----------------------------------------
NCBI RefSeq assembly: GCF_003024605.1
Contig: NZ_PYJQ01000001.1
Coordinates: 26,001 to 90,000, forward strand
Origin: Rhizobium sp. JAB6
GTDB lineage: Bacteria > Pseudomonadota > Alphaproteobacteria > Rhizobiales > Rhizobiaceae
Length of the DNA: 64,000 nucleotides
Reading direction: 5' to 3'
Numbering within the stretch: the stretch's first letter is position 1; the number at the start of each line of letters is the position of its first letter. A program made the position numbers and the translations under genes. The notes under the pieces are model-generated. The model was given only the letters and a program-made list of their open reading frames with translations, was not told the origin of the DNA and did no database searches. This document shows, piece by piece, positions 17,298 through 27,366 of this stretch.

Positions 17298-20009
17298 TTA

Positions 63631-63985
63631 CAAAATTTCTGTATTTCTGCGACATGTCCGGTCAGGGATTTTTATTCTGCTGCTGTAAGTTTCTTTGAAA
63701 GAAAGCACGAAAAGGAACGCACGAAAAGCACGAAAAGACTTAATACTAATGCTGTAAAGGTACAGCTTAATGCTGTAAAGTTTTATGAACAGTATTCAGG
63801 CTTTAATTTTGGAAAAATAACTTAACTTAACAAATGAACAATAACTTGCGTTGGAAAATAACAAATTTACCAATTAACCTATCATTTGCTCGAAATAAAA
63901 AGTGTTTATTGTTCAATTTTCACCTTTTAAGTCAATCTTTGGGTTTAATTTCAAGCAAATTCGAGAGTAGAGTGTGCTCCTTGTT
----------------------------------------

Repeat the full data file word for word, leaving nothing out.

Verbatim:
NCBI RefSeq assembly: GCF_003024605.1
Contig: NZ_PYJQ01000001.1
Coordinates: 26,001 to 90,000, forward strand
Origin: Rhizobium sp. JAB6
GTDB lineage: Bacteria > Pseudomonadota > Alphaproteobacteria > Rhizobiales > Rhizobiaceae
Length of the DNA: 64,000 nucleotides
Reading direction: 5' to 3'
Numbering within the stretch: the stretch's first letter is position 1; the number at the start of each line of letters is the position of its first letter. A program made the position numbers and the translations under genes. The notes under the pieces are model-generated. The model was given only the letters and a program-made list of their open reading frames with translations, was not told the origin of the DNA and did no database searches. This document shows, piece by piece, positions 17,298 through 27,366 of this stretch.

Positions 17298-20009
17298 TTA

Positions 63631-63985
63631 CAAAATTTCTGTATTTCTGCGACATGTCCGGTCAGGGATTTTTATTCTGCTGCTGTAAGTTTCTTTGAAA
63701 GAAAGCACGAAAAGGAACGCACGAAAAGCACGAAAAGACTTAATACTAATGCTGTAAAGGTACAGCTTAATGCTGTAAAGTTTTATGAACAGTATTCAGG
63801 CTTTAATTTTGGAAAAATAACTTAACTTAACAAATGAACAATAACTTGCGTTGGAAAATAACAAATTTACCAATTAACCTATCATTTGCTCGAAATAAAA
63901 AGTGTTTATTGTTCAATTTTCACCTTTTAAGTCAATCTTTGGGTTTAATTTCAAGCAAATTCGAGAGTAGAGTGTGCTCCTTGTT